Iran's Hardliners Headed for More Trouble
Roxana Saberi, out of prison in Tehran and safe on American soil, says Iran's rulers won't be able to quiet the nation's unrest.
The widespread security crackdown in Iran will continue to intensify, predicts Roxana Saberi, the U.S. journalist recently freed from an Iranian prison.
Saberi, a 32-year-old American whose father is Iranian and mother is Japanese, recently spent nearly four months imprisoned by the regime of Mahmoud Ahmadinejad.
She said hundreds of people in Iran who have been jailed by authorities there are facing bigger problems than she did. “They are retained without due processes of law and the whereabouts of most of them are unknown. They have little or no contact with the outside world. They are likely under severe psychological—and in some cases physical—pressures. Many may be forced to make false confessions and they have no access to lawyers. This is very similar to the treatment that I received.”
In her first U.S. press conference since being released May 11 from Tehran’s notorious Evin prison, Saberi said she thought the government’s forceful military response to dissent was going to increase, especially in the wake of last week’s protests. “Especially under the Ahmadinejad government, hardliners took this security approach to the Iranian society where they looked at many individuals and groups as security threats that have to be dealt with through security means such as intimidation or force or putting people in jail or putting them on trial.”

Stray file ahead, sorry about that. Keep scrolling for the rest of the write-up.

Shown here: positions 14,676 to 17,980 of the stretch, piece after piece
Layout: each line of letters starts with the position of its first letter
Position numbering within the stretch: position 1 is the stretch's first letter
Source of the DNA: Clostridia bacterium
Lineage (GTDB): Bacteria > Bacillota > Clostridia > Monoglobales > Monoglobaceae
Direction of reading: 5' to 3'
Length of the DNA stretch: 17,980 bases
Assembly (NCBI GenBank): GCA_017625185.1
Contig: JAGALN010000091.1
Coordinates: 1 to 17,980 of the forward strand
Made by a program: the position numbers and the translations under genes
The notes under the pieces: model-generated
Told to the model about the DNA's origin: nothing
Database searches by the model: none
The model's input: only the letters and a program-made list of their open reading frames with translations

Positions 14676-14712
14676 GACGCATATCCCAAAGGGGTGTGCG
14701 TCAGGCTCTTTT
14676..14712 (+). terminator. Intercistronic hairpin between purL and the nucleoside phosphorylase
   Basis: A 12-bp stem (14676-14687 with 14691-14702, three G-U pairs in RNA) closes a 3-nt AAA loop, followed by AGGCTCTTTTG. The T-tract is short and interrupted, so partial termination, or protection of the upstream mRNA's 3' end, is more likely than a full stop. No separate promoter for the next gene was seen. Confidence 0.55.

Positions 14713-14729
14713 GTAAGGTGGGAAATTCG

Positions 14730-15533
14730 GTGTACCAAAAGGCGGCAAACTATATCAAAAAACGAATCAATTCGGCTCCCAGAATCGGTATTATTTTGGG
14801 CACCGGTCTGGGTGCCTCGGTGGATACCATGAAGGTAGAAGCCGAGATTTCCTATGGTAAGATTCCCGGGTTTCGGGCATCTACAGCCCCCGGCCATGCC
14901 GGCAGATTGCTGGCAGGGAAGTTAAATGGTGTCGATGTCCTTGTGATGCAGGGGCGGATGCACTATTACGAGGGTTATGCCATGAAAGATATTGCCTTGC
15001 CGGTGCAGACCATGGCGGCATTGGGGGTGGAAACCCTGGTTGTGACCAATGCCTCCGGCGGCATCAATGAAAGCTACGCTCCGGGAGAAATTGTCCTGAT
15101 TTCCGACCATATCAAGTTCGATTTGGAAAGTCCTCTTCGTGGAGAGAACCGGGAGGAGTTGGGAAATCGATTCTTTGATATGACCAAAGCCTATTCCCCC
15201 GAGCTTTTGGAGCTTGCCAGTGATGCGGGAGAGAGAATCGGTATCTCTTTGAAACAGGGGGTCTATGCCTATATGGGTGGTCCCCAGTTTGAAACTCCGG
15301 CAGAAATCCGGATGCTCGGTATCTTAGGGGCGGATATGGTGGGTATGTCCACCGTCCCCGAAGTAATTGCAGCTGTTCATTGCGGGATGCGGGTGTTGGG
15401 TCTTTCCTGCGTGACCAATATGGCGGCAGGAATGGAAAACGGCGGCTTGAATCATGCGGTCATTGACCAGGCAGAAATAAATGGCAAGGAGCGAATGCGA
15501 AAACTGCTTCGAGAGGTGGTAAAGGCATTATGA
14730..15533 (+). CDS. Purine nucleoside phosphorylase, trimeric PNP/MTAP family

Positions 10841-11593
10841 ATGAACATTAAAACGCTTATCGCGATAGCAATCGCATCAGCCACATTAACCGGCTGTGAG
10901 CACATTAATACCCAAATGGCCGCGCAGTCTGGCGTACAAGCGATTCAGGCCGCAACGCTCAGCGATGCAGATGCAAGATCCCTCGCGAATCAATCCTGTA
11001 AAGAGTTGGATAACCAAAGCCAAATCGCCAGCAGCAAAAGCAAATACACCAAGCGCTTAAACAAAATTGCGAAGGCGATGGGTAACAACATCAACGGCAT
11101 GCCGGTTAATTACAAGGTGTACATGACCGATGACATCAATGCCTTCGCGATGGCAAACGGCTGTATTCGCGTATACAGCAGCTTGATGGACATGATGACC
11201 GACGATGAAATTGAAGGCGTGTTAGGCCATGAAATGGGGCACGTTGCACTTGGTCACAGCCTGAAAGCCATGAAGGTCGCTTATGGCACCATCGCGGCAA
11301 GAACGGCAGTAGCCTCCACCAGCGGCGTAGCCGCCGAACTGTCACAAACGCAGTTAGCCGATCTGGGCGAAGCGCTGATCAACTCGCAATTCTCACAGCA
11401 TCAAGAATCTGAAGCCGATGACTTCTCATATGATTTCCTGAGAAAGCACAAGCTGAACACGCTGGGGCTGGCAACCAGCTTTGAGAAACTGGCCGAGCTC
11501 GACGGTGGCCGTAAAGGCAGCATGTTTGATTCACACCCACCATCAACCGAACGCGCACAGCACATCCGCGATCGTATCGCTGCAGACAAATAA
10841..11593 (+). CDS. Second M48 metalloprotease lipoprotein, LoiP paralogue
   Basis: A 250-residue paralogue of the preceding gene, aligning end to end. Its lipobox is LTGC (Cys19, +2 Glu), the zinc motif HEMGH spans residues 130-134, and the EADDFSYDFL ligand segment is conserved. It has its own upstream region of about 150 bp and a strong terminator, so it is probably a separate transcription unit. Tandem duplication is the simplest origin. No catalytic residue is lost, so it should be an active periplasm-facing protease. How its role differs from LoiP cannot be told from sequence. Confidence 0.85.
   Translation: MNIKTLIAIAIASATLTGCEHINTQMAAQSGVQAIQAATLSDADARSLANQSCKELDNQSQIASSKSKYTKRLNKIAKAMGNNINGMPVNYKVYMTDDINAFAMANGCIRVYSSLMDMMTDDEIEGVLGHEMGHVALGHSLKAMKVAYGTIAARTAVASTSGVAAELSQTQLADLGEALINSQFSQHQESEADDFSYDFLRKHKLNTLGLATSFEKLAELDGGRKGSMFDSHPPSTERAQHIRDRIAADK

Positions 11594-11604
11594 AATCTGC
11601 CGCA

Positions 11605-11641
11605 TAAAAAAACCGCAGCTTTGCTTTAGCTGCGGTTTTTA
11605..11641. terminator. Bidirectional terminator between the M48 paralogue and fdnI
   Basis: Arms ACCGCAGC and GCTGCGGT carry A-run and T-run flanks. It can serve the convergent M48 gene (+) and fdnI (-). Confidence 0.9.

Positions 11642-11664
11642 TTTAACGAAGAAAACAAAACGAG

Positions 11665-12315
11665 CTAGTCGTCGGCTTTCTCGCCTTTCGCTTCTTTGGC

Saberi said while the authorities often trump up charges that journalists, artists, and others are posing a “threat to Islam or national interests, it is more often a question of what kind of threat does it pose to the people in power.”
While she was not beaten in prison and was fed three meals a day, Saberi said she doubts that is the treatment political prisoners are getting these days. “Probably many of these detainees today who have been arrested in the context of these elections are under physical torture,” she said.
“Iran has reached a point in which it cannot return to what it was before the election on June 12th. The mentality of a lot of people has changed.”
“Iran has reached a point in which it cannot return to what it was before the election on June 12th. The mentality of a lot of people has changed. There is an increased distrust on the part of a lot of Iranians toward not only certain authorities, but also toward now the ruling system because of the way they were treated with force and violence,” said Saberi, who had been a freelance journalist in Iran since 2003. She was working on a book about Iran when she was arrested and initially accused of being a spy.
Saberi predicts the recent repression may backfire. “Perhaps many of the Iranians have been scared into silence, which seems what is happening, but this does not mean that their demands and their questions will simply disappear. I think they will just remain simmering under the surface and when they get another opportunity to appear, they could burst out into the open.”
Saberi was the star attraction at a press conference in New York co-sponsored by the Overseas Press Club of New York and a coalition of Human Rights Watch, the International Campaign for Human Rights in Iran, and Amnesty International-USA.
Allan Dodds Frank is a business investigative correspondent who specializes in white-collar crime. He also is president of the Overseas Press Club of America, one of the many journalism organizations that protests the arrests of journalists abroad and repression of freedom of speech.